In the meantime, this idea was brewing in my mind. I have certain reservations when it comes to crowdfunding for theatre, but I was getting desperate and therefore becoming more likely to go against my own principles. It was the only thing we could do at that stage, so I decided to risk an Indiegogo campaign to help us fund the project. We needed to offer something extra to make the campaign appealing, though, and I decided to run with my idea of sitting in a cafe for 24 consecutive hours reading poems in the three languages I can speak. The rationale behind this was simple: I’m good with languages and poetry and at staying awake.

Cue a mad dash to find a venue, find someone to stream it online, promote it like mad, and curate enough poems in Portuguese, English, and Spanish to last me one whole day, which was much harder than I thought. I was so happy to see all the support this stupid idea got from friends all over the world, from my family, and from local businesses in my hometown of Santana do Livramento, where I decided to do it. Lovely folk at Costa Café agreed to host me and stay open overnight for the event, and local newspaper A Plateia provided an excellent streaming service and helped me with the PR.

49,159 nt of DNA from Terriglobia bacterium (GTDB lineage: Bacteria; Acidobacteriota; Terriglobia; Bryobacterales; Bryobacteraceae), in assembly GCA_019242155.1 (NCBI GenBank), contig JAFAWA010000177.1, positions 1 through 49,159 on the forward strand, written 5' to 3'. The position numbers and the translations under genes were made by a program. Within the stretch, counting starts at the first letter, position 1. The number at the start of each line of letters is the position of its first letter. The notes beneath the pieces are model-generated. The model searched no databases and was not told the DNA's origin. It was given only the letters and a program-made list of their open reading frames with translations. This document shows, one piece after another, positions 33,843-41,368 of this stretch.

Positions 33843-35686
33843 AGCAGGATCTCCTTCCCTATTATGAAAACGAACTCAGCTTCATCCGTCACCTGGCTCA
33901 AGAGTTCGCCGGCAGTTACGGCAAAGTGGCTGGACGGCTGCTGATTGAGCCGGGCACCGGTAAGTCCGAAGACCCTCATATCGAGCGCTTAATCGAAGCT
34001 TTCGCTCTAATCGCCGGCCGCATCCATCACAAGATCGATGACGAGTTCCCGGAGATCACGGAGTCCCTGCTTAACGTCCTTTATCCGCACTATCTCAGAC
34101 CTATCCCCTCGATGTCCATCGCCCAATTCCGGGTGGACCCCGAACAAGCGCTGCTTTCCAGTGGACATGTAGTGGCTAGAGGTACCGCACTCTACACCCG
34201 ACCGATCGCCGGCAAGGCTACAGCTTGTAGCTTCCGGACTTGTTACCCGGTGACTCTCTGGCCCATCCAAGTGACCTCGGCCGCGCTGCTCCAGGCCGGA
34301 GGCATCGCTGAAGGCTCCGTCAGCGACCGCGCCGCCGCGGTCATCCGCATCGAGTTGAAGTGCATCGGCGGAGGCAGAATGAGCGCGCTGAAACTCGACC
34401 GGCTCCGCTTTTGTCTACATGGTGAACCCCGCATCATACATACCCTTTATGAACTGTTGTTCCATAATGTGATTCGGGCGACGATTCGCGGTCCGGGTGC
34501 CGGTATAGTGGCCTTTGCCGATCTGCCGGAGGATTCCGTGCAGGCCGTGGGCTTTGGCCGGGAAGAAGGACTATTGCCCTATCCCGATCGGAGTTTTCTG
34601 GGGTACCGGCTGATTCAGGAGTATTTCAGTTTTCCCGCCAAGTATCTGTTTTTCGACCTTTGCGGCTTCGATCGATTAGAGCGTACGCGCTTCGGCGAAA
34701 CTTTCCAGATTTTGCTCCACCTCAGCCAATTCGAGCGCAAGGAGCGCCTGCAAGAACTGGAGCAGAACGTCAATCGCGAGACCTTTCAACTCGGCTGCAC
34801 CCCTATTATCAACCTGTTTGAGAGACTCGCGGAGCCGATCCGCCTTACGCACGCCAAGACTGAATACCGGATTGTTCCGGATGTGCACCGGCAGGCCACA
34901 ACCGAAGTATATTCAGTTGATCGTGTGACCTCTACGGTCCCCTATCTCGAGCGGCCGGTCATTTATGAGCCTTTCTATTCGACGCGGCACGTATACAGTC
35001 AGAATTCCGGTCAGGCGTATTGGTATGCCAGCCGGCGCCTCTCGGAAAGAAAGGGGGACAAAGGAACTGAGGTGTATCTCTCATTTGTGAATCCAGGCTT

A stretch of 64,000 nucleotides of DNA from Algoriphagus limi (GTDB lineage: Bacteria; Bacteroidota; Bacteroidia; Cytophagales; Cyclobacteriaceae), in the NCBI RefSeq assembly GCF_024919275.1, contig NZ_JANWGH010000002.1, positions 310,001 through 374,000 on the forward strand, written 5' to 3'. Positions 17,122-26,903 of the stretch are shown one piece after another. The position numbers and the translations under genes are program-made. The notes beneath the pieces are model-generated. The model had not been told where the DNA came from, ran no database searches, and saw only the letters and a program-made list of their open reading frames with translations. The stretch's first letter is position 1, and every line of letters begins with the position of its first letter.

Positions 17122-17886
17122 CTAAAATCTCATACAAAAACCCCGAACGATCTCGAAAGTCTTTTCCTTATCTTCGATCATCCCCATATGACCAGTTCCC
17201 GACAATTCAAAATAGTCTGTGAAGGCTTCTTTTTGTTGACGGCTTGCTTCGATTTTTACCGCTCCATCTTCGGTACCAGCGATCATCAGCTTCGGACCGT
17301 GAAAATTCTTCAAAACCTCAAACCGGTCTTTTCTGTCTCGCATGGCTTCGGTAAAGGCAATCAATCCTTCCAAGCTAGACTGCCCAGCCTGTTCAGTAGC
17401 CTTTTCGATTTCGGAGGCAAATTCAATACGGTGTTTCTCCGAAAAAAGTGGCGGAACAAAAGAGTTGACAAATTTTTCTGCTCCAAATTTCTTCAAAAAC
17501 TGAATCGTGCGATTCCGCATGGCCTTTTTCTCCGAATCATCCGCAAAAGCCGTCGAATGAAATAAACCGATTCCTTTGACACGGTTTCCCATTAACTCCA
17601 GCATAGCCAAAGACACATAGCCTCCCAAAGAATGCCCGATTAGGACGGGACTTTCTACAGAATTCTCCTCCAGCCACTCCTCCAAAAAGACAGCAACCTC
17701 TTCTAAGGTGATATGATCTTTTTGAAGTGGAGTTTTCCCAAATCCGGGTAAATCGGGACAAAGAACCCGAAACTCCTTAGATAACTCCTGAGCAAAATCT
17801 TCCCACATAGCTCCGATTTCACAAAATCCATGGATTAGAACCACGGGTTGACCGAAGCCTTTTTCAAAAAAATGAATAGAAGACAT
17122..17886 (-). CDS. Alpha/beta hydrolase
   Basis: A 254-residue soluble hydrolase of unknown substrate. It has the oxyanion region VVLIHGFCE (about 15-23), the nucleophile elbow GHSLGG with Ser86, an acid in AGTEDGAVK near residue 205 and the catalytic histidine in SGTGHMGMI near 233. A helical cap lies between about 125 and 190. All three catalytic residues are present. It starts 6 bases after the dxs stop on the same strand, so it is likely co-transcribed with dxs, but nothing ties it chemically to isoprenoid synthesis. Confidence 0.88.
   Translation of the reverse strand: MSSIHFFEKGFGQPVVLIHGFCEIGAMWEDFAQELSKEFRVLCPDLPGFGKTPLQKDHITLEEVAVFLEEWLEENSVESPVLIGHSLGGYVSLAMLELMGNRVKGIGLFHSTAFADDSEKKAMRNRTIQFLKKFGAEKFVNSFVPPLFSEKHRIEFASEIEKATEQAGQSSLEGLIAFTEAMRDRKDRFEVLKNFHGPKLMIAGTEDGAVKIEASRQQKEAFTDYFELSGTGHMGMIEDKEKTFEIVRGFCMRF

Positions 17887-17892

It was a massive challenge, but so worth it. I was never alone during my marathon – there were no customers in the cafe between 3am and 5.30am, but the staff were there and there were enough people watching and interacting online, via facebook, email, and whatsapp. I had well over 1,000 poems in my selection, but I was flooded with requests, which just made it better. I had a handful of poems written for me, too, and some really emotional moments, including special dedications to dear people who passed away (like my dad and a couple of uncles, and my Brazilian literature teacher), and this sweet old lad who presented me with a book of poems that had been gifted to him by his Latin teacher when he was at school in the 50s. There were also funny moments, like the young girl who was incredibly taken with the whole thing and decided to just stand next to me for a good half hour or so, and the “cursed session”, which started roughly at 2am and went on for a couple of hours, with horror and erotic poetry.

I didn’t feel sleepy at any point and my throat/voice were ok – I had been preparing for it for a few weeks, through a vocal and physical exercise routine and reducing my intake of gluten and dairy. I only had two coffees and one energy drink during the event, but I drank LOADS of water. The only thing I didn’t expect was an incredibly sore tongue! All in all, it was such a great experience, which still resonated for days in the community after it ended, and I am grateful for that.

We kept the Indiegogo campaign going for a few more weeks after the event and managed to raise the money we needed, thanks to our very generous families and friends. Finally, I’ll leave you here with some interesting stats:

* Accesses to the A Plateia WebTV live broadcast: 126,000

* Poems read: 426 (233 PT, 109 EN, 80 ES, 3 IT, 1 Tupi)

* Poets read: 238 (170 M, 60 F, 8 Anon.)

* Most popular poets: PT – Vinicius de Moraes/Florbela Espanca ** ES – Pablo Neruda/Gabriela Mistral ** EN – William Shakespeare/Sylvia Plath

24hcafeepoesia